Answers to the Most Common Child Custody Issues

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Many parents find the procedure of child custody to be daunting. There is a lot of fresh material for parents to understand about custody laws, creating parenting plans and agreements, addressing a custody lawsuit, and so on.

Fortunately, there are several resources available to parents seeking assistance with their custody dispute. The following are some of the most frequently asked questions regarding child custody.


  1. How can I initiate a custody proceeding?


One of the parents has to file for child custody to begin the custody procedure. To do this, the parent just completes the necessary paperwork and submits them to the courtroom. The other parent will then receive the papers and fill out some different forms. The case is then opened up. You may then get a court day, or you may need to fill out additional forms.


  1. How long will the case last?


The length of the custody case depends on how well the parents get along and how quickly they agree on a parenting plan. Some custody cases are resolved quickly because the parents work together on a custody agreement, and the court accepts it. Others drag on for a while because the parents don't agree, and they need to appear in court several times to get a parenting plan.


  1. Does a custody case always go to court?


The parents always need to file the proper papers in court, but they may not need to present a case to the court. If the parents agree, they simply show up in court with the plan they agree on, and the court will accept it. The parents will need to present information to the judge if they don't agree the court will make the final decision about the child custody arrangements.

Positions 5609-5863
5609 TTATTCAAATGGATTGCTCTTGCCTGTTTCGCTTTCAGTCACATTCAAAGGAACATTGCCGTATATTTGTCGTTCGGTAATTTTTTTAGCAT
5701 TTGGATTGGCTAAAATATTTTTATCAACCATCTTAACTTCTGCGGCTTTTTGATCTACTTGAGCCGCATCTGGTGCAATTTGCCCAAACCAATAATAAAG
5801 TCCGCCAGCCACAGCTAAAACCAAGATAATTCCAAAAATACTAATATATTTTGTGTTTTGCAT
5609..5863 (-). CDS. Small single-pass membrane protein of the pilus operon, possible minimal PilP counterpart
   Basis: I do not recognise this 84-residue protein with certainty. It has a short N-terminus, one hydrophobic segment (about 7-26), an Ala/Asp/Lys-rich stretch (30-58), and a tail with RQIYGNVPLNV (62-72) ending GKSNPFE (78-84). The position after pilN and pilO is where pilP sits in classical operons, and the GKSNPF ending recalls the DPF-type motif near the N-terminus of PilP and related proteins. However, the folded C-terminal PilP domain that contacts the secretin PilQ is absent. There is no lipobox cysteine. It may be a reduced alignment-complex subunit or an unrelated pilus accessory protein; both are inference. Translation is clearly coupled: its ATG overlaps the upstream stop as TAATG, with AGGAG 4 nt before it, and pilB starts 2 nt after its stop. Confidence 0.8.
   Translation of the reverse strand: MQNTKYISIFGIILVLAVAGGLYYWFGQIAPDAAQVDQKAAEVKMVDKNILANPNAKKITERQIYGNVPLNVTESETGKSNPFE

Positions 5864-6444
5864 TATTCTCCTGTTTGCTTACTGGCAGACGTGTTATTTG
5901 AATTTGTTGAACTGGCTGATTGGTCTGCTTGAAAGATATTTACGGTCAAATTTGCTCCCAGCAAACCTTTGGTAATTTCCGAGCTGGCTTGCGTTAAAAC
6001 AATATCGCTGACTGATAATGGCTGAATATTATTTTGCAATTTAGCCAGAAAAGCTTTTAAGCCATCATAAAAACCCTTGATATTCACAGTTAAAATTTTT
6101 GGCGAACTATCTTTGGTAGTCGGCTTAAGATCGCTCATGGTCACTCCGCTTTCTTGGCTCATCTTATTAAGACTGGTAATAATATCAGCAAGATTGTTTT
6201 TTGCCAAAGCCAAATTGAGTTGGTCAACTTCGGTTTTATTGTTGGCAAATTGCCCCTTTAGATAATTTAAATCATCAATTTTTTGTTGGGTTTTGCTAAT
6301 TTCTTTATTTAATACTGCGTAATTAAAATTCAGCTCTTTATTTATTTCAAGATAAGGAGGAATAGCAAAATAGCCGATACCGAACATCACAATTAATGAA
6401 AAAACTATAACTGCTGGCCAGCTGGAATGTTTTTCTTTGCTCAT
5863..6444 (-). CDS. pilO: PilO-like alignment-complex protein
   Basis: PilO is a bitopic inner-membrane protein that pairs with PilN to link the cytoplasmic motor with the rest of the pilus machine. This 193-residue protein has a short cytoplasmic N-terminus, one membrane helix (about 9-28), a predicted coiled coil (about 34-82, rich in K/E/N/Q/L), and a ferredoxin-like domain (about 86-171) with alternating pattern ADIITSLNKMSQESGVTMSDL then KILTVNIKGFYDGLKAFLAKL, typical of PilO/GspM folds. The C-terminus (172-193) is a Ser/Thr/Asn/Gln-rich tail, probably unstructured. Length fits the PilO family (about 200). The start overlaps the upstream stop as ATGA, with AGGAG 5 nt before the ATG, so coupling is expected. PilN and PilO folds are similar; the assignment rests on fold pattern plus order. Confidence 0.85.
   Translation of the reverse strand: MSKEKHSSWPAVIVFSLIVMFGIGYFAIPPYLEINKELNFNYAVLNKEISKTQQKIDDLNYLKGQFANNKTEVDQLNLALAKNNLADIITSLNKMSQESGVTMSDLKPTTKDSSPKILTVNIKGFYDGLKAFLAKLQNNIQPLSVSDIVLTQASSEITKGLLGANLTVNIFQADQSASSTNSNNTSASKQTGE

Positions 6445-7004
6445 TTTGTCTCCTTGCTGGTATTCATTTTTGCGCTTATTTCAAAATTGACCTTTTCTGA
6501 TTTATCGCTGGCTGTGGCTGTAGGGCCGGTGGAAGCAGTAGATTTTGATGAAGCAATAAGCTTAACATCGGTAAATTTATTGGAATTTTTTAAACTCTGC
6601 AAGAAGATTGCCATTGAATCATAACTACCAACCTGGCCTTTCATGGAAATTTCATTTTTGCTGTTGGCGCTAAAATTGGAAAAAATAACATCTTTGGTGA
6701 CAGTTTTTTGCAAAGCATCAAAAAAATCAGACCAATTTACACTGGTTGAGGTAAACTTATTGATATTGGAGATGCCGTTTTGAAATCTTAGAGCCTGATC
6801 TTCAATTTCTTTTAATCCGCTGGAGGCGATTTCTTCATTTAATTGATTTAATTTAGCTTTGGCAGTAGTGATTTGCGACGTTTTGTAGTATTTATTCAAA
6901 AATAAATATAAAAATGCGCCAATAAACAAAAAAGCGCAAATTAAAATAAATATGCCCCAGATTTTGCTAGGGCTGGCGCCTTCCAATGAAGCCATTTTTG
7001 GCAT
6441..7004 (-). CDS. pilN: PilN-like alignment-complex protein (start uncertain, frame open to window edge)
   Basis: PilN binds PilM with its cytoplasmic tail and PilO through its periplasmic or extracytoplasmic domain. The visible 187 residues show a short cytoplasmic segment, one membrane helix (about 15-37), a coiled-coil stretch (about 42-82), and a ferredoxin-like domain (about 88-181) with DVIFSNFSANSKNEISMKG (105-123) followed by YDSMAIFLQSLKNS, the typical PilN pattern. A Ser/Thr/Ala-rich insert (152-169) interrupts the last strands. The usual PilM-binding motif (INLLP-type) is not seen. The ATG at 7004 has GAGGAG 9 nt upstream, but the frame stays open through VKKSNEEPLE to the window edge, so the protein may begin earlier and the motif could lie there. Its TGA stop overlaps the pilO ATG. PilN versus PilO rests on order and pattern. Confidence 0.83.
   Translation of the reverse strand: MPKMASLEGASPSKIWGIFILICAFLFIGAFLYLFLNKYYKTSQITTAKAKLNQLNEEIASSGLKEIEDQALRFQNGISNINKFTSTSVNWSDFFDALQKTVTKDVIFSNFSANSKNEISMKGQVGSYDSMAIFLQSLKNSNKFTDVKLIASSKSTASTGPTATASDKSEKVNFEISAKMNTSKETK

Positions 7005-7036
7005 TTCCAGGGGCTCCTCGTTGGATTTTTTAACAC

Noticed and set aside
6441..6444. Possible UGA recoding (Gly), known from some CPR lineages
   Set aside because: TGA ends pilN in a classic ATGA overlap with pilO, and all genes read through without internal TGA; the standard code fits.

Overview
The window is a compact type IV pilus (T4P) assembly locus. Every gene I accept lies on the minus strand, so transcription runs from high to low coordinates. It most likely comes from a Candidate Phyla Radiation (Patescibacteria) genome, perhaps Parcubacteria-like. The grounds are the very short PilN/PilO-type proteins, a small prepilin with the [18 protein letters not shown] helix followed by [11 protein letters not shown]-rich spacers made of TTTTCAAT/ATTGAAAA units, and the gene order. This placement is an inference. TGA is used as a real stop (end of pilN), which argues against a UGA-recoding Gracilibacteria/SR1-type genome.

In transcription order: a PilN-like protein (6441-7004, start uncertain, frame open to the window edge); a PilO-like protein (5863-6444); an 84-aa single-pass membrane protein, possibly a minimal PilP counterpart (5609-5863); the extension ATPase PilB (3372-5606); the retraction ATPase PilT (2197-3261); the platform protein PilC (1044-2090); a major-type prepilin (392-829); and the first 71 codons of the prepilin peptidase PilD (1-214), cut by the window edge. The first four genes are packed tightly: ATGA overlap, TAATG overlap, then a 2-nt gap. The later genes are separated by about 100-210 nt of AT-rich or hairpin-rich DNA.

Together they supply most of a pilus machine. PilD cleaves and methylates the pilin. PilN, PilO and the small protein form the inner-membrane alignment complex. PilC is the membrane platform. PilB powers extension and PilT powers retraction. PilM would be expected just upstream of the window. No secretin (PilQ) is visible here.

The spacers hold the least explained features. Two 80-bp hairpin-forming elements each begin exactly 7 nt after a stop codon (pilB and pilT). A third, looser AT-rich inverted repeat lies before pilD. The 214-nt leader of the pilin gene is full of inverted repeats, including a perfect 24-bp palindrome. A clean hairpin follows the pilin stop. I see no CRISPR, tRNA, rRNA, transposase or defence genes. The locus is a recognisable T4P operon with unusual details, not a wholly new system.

1. What happens in custody court?


Parents need to file their papers at the courthouse, and they also need to present their custody agreement before the judge. If when the parents are unable to reach an agreement, they would both put their sides of the case before a judge, and the court will make the final decision. When a court accepts an agreement, it constitutes a custody order; then the parents are legally compelled to meet the terms and conditions it contains.


  1. Is it truly necessary for me to hire a lawyer for my case?


This is determined by the conditions. You're generally ok doing it yourself if you and the other parent get along and can work out a custody arrangement. However, you may need the assistance of a lawyer to complete papers and get the judgment. If there is a custody dispute the other parent has hired counsel and refuses to make any concessions, you should engage an attorney and prepare for court.


  1. What is a custody agreement?


The custody agreement, or parenting plan, is the document that contains all of the information about the child custody and visitation schedule, the holiday schedule, the time-share percentages of the parents, and any other information the parents want to include about custody. This becomes the custody order, and the parents have to follow it.


Jos Family Law's mission is to help clients with family law disputes that touch important aspects of their lives. Mr. Binoye Jos, a seasoned family law attorney, can help you with divorce, child custody, and other family law issues. Call Mr. Binoye Jos, the finest Irvine Divorce Attorney, at 1-714-733-7066 for assistance.